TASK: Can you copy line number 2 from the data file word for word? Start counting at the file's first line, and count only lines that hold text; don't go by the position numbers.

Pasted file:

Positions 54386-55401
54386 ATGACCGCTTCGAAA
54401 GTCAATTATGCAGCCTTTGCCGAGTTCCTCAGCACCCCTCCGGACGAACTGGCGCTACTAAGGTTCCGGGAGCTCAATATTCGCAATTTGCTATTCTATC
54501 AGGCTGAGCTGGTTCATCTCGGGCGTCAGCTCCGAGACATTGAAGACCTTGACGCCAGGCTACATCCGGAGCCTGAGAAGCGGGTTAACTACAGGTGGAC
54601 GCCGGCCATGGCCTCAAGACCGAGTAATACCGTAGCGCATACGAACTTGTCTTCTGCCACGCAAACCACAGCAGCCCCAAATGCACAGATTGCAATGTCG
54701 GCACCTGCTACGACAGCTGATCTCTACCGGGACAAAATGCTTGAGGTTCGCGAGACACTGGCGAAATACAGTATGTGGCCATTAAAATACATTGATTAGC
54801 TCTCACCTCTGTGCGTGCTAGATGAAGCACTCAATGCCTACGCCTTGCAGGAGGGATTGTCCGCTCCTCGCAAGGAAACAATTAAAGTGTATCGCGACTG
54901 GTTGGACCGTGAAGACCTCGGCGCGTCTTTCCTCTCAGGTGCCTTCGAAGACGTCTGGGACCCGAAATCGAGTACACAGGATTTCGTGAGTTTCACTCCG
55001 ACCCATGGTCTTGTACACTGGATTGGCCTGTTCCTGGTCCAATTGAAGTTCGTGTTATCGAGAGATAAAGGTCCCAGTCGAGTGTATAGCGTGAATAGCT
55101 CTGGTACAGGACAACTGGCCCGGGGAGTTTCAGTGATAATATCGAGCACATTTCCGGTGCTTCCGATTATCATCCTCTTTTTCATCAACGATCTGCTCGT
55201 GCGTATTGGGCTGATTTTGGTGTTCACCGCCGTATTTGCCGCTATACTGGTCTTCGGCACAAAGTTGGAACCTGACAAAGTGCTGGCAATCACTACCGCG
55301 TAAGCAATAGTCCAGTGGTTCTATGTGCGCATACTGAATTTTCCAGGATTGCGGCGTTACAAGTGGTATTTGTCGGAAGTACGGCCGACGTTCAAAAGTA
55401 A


54386 ATGACCGCTTCGAAA